Close Encounters of the Fatal Kind
by Nick Redfern
New Page Books, 2014
Books about aliens and UFOs and government conspiracies always make for entertaining reads, and Nick Redfern’s Close Encounters of the Fatal Kind is no different. Whether you count yourself among the believers of intelligent life on other planets or not, Redfern tells such detailed stories about “suspicious deaths, mysterious murders, and bizarre disappearances” that will make you raise your eyebrows. The focus of this book is not so much on the UFOs and the lifeforms that pilot them, but the fate of those who tried to reveal their existence to the public.
An entire chapter is devoted to John F. Kennedy and his untimely assassination. Redfern also briefly discusses in another chapter the theory that UFOs are not extraterrestrial at all, but rather that “the flying saucer enigma is definitely demonic in origin and nature.” There is, of course, no conclusion drawn by the end of the book; none of the conspiracies are solved and no skeptics will be convinced to change their minds, but there is plenty to fuel the paranoia of extraterrestrial advocates. Redfern wraps up Close Encounters of the Fatal Kind with a warning to those who investigate the existence of unidentified flying objects to “tread very carefully, lest you tread no more.”
- The 1943 Phillies Team That Never Was [Cards That Never Were]
- Custom Vintage Reds & More and More Customs of the Great 8 [Jay Bruce Custom Cards & More]
- Phillies Throw Combined No-Hitter! [The Phillies Room]
- 16 Out-of-Context IKEA Instructions to Help You Live a Better Life [mental_floss]
- Na-Nu Na-Nu! [Springfield Punx]
- What Lies Beneath Stonehenge? [Smithsonian]
- Proof That the John Williams Score Is Absolutely Essential to Star Wars [Slate]
- Dr. Horrible’s Undead Sing-Along Blog [Popped Culture]
- Horror Happy Meals [Horror Society]
A new lyric video for the song “September” by Sweet & Lynch. The supergroup is made up of hard rock veterans Michael Sweet (Stryper), George Lynch (Dokken/Lynch Mob), James LoMenzo (White Lion/Black Label Society/Megadeth), and Brian Tichy (Billy Idol/Pride and Glory). A full album is scheduled for 2015 release.
Too many people lost their lives in the attacks that began at 8:46 a.m. on September 11, 2001, and the events that unfolded thereafter and are still happening today.
Today, don’t be selfish. Be a decent human being. Smile at someone. Help someone. Stop the hatred, stop the violence.
Billy Bates never had a Cincinnati Reds baseball card, but he is fondly remembered by Reds fans for his role in Game 2 of the 1990 World Series. Pinch hitting for Rob Dibble in the bottom of the 10th inning against future Hall of Famer Dennis Eckersley, Bates reached base on a single, and then advanced to second on a Chris Sabo single. When Joe Oliver smacked the ball to left field, Bates hustled around to score the winning run.
The most iconic image of Bates is the post-run celebration on the field, and I decided to create a second card featuring that photo:
Bates only has one Topps baseball card, appearing the “1989 Major League Debut” set as a member of the Milwaukee Brewers. Despite only playing eight games for the Reds in the regular season, two in the NLCS, and one in the World Series (incidentally, his last major league game), he will always be fondly remembered for his time in the Queen City. His only hit in a Reds uniform came in that World Series game.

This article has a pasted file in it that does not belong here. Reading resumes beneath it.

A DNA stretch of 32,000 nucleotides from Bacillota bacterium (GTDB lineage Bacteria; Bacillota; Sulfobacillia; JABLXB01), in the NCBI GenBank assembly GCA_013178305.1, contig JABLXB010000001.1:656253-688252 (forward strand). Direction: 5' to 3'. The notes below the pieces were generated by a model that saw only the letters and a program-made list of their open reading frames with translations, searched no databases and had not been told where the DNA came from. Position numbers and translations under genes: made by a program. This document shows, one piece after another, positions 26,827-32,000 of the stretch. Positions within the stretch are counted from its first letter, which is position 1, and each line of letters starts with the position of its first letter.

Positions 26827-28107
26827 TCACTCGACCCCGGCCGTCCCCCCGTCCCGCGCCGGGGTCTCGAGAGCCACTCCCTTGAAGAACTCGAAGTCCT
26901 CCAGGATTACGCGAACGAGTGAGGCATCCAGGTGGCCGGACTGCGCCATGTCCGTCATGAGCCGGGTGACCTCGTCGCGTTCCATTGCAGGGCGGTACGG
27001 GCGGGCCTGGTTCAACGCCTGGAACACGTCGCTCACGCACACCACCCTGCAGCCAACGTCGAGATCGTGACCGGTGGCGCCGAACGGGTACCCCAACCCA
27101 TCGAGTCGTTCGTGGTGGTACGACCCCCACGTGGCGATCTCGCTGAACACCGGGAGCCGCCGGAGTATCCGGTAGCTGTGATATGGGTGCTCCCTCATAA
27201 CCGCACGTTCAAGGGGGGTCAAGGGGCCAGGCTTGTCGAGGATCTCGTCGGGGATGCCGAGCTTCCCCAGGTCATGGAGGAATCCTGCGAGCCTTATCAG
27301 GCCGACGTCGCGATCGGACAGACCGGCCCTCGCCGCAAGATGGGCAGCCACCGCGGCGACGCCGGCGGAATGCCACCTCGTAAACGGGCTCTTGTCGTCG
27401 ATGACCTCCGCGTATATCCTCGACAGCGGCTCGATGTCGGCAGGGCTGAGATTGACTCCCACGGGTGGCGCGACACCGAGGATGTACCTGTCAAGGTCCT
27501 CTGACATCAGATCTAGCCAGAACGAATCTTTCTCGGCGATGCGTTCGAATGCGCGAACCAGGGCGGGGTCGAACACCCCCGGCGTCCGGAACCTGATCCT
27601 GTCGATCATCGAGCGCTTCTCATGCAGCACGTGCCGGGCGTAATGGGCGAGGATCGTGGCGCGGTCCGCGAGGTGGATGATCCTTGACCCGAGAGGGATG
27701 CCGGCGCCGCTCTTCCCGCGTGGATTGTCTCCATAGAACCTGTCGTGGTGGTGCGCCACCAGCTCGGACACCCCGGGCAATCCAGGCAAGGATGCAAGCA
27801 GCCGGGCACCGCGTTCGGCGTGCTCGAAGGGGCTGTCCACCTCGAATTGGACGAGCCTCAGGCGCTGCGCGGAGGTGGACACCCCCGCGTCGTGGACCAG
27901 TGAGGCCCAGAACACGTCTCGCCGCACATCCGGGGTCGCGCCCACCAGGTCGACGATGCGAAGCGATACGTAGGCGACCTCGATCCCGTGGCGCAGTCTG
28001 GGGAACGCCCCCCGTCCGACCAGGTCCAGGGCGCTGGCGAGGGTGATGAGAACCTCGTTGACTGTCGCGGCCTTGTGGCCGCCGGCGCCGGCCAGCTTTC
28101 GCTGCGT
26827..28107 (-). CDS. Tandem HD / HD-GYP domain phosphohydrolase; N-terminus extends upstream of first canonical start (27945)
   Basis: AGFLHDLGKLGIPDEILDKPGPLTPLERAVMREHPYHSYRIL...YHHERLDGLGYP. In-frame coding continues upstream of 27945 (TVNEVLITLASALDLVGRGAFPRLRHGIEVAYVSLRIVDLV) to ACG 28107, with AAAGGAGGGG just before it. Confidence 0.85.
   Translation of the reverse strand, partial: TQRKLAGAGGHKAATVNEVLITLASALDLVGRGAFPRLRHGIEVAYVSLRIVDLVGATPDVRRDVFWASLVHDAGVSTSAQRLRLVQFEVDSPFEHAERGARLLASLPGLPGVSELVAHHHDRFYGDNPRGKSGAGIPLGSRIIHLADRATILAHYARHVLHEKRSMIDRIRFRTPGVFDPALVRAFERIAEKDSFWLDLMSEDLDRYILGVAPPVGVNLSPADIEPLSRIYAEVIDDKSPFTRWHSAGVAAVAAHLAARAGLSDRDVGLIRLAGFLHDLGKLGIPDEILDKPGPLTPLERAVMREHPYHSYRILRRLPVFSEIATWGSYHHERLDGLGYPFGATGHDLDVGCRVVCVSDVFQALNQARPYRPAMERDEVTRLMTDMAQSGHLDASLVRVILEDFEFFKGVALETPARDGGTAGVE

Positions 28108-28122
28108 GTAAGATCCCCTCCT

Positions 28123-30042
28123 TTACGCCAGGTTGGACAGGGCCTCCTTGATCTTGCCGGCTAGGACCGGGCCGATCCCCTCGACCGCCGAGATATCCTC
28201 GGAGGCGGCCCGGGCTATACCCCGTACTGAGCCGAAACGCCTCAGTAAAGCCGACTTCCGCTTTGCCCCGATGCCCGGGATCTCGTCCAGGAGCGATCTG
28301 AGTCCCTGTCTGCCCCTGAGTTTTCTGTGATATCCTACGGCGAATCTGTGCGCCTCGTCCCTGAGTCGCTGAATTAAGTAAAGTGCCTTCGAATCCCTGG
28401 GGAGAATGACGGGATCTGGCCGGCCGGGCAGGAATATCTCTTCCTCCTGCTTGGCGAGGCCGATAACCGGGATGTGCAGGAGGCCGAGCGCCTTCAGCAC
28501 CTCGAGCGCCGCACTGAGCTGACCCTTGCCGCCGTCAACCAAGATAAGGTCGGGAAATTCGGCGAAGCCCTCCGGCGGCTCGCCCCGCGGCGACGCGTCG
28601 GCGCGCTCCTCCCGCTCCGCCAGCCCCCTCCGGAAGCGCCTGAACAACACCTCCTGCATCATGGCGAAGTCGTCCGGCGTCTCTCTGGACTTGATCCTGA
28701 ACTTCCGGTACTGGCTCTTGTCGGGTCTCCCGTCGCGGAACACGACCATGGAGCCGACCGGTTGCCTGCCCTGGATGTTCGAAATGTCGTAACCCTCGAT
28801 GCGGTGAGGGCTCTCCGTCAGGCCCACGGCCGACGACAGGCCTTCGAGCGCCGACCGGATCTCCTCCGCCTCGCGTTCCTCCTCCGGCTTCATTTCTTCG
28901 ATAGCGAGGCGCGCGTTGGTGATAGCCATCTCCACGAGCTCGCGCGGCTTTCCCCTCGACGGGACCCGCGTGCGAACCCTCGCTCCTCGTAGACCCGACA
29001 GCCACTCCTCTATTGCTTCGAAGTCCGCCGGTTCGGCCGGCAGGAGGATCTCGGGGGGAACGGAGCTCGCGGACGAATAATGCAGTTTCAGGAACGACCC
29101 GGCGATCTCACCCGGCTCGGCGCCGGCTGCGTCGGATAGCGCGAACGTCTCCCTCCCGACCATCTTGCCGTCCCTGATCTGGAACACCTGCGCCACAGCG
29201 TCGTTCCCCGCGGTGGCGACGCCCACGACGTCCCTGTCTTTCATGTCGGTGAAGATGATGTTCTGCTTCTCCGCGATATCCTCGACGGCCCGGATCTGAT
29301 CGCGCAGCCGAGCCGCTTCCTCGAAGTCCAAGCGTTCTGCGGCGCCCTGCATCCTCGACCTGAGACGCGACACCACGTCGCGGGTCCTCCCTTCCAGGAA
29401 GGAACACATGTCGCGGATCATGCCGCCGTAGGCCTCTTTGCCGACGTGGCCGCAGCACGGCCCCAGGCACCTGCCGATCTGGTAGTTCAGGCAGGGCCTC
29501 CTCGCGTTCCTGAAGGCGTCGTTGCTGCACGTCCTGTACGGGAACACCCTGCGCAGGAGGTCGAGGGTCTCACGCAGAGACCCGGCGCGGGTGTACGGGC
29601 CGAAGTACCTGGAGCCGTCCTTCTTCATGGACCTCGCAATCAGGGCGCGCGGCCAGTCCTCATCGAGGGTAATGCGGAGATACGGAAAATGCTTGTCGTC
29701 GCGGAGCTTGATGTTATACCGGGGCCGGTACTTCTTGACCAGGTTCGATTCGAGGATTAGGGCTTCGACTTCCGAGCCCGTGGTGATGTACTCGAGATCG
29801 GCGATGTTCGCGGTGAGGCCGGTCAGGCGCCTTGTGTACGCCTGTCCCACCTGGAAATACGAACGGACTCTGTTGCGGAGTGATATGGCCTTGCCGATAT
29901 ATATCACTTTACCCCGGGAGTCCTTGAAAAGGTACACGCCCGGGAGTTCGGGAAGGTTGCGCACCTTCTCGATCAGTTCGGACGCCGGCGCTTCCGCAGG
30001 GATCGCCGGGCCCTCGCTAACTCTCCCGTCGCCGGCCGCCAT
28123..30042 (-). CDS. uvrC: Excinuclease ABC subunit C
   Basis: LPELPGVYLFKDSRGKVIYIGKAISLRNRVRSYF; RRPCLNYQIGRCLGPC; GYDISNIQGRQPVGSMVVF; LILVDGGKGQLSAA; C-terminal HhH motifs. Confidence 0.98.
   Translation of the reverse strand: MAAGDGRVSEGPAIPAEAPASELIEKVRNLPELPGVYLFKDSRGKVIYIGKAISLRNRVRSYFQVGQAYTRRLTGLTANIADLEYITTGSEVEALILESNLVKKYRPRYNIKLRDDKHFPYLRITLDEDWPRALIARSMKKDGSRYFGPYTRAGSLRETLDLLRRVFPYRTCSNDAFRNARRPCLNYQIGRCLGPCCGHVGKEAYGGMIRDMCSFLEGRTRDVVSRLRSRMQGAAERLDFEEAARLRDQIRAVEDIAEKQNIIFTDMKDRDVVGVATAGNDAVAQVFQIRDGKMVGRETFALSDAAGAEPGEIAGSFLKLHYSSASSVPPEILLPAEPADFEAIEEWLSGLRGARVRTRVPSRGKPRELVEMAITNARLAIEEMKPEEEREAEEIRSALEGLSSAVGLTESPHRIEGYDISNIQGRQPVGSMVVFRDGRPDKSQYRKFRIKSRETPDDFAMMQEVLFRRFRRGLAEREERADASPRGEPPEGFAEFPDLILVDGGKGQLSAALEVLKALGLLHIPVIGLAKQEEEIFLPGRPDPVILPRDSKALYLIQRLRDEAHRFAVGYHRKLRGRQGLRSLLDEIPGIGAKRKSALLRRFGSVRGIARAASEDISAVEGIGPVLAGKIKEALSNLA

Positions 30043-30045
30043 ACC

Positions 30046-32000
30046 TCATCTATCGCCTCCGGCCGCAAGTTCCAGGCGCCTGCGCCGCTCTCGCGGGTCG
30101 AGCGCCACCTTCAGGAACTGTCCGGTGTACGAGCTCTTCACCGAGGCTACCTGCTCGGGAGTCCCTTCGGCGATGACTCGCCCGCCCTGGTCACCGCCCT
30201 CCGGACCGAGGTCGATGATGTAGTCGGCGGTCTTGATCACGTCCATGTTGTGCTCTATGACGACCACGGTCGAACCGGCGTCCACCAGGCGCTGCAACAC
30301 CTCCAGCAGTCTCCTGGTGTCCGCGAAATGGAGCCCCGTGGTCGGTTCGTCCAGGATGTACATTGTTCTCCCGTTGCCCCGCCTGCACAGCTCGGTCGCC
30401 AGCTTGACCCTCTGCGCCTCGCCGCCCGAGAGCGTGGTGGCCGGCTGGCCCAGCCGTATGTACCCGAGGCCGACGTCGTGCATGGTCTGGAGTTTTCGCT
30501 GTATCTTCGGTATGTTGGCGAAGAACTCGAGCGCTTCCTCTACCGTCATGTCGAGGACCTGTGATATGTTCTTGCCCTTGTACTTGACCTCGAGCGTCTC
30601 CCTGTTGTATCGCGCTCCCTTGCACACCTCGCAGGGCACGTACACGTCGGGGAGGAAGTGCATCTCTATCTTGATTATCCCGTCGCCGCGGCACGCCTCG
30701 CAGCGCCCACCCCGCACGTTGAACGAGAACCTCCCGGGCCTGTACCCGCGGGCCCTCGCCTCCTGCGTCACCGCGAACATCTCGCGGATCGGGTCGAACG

Oh, and he also raced a cheetah on the field at Riverfront Stadium.
Despite providing a solid bat off the bench for the World Champion Cincinnati Reds in 1990, second baseman Ron Oester was omitted from the 1991 Topps baseball card set; Donruss, Fleer, Score, and Upper Deck all found room for Oester. He batted .299 in 154 at-bats in 1990, his last season in the majors.
He saw limited playing time during the regular season, but Oester was a part of the Reds’ postseason roster, going 1-for-3 in the NLCS against the Pittsburgh Pirates. That hit came in the sixth game, after coming into the game during a double switch that saw Norm Charlton replace Danny Jackson on the mound. In the bottom of the seventh inning, Oester singled off Pirates pitcher Zane Smith, then scored on a Luis Quinones single.
(June 8, 1933 – September 4, 2014)
Iconic comedienne Joan Rivers passed away today from complications during throat surgery.
Pete Rose‘s appearance in the tri-state area was not the only noteworthy thing that happened Tuesday night. Billy Hamilton ran his way into the Reds record books, breaking the team’s record for stolen bases by a rookie with his 55th swipe of the season. TWJ contributor Patrick chose to use the 1961 Nu-Card Baseball Scoops design for this card; this is the same design Patrick used to commemorate Hamilton’s first major league steal last September.
TWJ contributor Patrick is at it again! He sent over this sweet-looking 1974 Topps Pete Rose card commemorating the Hit King’s night in Florence, Kentucky. There is something awesome about the 1974 Topps baseball card set, especially horizontal cards, and Rose. A few months ago, this post from Mets Baseball Cards Like They Ought To Be popped up in my RSS feed, and it blew me away. I love the simplicity of this set.
Unfortunately, the Cincinnati Reds were not the team that honored Pete Rose Tuesday night. Rather, it was the Florence Freedom, whose stadium sits less than 15 miles from the Reds’ Great American Ballpark. Rose stepped into the batter’s box to lead off the game, and was then replaced by a pinch hitter. Later in the night, Rose stood in the coaching boxes down the first and third base side.
Yesterday’s combined no-hitter by four Philadelphia pitchers brings the total of 2014 TWJ highlights cards to twelve so far, with a thirteenth scheduled to be added later tonight/early tomorrow morning. Cole Hamels and the Philadelphia bullpen threw the eleventh combined no-hitter in MLB history; the first combined no-hitter occurred in 1917 when Babe Ruth and Ernie Shore shut down the Washington Senators without a hit. Interestingly, Ruth only pitched to one batter, and was ejected from the game for arguing balls and strikes after that batter walked; the batter was subsequently thrown out trying to steal, and Shore retired the next 26 batters without incident.
(August 23, 1951 – August 31, 2014)